The Canadian East Coast

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The East Coast is filled with lighthouses (this one is in Rimouski)
What’s the best kind of road trip? A last-minute, surprise your cousin for his birthday kinda one! Oh, and to the East Coast of Canada!
I’ve been planning a dream road trip to the east coast for over a year, but like most travel plans, the best trips are those you take on a whim, completely unplanned! I took the bus to Montreal from Toronto to surprise my cousin, Sri, for his 23rd birthday! And then we (his 2 friends and I) mega-surprised him by letting him know our plans for the next 4 days – road tripping the Canadian east coast with stops in Quebec City, Fredricton, and Charlottetown.
The biggest thing we overlooked perhaps was the weather and time of year we decided to venture to this part of Canada. Although it’s April, the season in Canada is still winter. And I suppose with Sri’s birthday being in April, we didn’t actually have a choice. What at first seemed to be a setback (the crazy, snowy east coast weather) actually turned out to be quite a blessing as we got to experience some beautiful, snow covered landscapes.

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Four is the perfect number of people required for a 4 day road trip. Although only 3 of us drove (and I only for 6 hours out of the 40 something hours on the road) it didn’t seem overwhelming and we also drove through most of the nights. It should be noted however that this can be dangerous especially on the Trans Canada Highway which has several twists and turns, making it hard to fall asleep at the wheel, but also a challenge during a blurry snowstorm. The Trans-Canada is the longest highway in Canada and stretches from the east to the west and is an enjoyable ride due to the natural scenery. It feels like you are just driving through the wilderness. The driving overall was relatively easy but I wouldn’t want to do it alone. To be honest I just sat in the back seat, admiring the scenery and eating snacks for most of the ride.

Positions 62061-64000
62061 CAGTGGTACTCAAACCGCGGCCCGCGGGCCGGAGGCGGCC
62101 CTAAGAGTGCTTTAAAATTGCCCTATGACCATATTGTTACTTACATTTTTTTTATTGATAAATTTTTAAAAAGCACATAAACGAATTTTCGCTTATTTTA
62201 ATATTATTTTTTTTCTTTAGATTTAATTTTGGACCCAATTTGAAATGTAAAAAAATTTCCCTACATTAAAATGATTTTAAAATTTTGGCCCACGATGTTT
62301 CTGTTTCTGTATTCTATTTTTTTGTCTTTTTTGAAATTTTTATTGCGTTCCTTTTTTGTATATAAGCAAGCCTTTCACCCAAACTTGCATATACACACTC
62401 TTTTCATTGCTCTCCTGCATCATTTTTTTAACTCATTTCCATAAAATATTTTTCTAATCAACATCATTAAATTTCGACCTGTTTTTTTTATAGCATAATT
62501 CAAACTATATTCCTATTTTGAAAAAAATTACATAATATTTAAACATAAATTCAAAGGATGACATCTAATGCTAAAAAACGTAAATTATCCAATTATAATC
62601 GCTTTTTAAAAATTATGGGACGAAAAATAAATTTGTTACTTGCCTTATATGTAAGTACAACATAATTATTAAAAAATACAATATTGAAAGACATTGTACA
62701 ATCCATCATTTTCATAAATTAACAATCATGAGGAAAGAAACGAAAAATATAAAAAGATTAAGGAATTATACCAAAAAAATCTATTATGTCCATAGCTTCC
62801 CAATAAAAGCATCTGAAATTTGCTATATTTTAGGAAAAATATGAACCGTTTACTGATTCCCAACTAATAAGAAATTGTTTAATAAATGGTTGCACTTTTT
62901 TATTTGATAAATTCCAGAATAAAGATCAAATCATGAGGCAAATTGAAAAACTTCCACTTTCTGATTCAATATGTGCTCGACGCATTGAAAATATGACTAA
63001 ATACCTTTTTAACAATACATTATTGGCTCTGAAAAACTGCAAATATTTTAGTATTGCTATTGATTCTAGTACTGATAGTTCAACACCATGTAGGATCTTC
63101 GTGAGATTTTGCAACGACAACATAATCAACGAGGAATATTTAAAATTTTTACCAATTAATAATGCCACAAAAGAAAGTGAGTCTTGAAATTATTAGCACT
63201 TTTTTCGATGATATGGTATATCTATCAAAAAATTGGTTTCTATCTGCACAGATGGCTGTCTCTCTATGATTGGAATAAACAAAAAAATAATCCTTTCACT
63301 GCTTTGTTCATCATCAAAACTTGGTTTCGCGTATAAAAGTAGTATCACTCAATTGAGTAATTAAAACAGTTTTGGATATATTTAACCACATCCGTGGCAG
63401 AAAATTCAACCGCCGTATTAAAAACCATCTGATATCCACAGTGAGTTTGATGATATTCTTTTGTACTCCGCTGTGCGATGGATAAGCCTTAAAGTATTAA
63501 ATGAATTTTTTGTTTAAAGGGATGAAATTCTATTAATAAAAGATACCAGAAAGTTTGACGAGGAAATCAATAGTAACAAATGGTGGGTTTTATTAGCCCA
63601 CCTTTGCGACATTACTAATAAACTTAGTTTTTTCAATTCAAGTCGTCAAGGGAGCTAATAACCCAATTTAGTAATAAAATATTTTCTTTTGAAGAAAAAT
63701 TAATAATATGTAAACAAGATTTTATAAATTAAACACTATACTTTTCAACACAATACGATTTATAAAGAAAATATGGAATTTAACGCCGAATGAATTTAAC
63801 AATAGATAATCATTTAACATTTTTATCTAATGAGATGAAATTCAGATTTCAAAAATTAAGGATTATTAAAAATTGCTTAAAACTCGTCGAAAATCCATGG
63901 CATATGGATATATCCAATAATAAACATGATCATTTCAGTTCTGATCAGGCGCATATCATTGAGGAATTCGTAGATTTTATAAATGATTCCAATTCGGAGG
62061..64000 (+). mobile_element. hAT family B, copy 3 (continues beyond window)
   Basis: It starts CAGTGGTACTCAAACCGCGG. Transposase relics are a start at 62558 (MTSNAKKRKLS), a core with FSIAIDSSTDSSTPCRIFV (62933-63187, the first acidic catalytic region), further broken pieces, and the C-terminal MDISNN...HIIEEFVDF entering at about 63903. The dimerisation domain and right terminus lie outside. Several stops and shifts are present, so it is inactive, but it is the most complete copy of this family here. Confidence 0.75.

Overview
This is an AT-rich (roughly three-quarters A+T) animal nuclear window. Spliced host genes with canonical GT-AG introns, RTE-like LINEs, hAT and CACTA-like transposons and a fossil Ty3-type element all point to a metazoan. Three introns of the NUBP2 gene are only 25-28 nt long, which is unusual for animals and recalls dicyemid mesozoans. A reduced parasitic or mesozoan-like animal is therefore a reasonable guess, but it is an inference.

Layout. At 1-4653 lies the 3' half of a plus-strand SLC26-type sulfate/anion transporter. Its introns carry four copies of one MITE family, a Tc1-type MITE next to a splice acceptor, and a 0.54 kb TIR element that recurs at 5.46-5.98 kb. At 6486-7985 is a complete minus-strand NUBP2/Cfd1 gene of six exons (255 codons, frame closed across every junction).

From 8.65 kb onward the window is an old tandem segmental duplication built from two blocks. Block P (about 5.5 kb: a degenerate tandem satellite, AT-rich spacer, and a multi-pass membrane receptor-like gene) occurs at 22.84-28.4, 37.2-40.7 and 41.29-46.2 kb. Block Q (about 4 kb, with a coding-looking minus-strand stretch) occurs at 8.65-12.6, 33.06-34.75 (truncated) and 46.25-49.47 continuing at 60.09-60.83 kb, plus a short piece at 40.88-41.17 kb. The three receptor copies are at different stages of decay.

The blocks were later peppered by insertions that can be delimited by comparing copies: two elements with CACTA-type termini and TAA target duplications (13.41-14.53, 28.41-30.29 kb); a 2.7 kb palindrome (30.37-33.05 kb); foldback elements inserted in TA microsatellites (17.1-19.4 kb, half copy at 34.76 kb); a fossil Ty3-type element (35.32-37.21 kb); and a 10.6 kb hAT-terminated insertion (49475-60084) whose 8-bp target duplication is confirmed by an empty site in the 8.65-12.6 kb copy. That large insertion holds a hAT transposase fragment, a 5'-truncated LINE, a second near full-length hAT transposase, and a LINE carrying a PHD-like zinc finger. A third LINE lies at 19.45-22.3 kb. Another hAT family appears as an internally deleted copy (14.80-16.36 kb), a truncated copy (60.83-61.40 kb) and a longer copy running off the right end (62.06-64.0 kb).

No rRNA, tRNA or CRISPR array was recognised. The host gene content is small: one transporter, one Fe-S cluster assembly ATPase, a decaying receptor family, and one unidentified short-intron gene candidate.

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Quebec City
Our first stop was a city we had all been before and was only 4 hours from Montreal. We arrived around midnight at Quebec City (the capital of the province of Quebec and the oldest settlement in Canada) and got out to stretch, run around the empty streets of the old city, take some pics, grab some Timmy’s (Tim Horton’s coffee, every Canadian’s favourite!), and get back on the road. Maybe it was the adrenaline but we were determined to drive through the night. Quebec City’s weather was also relatively mild so we didn’t know what was in store for us as we headed further east. 
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Rimouski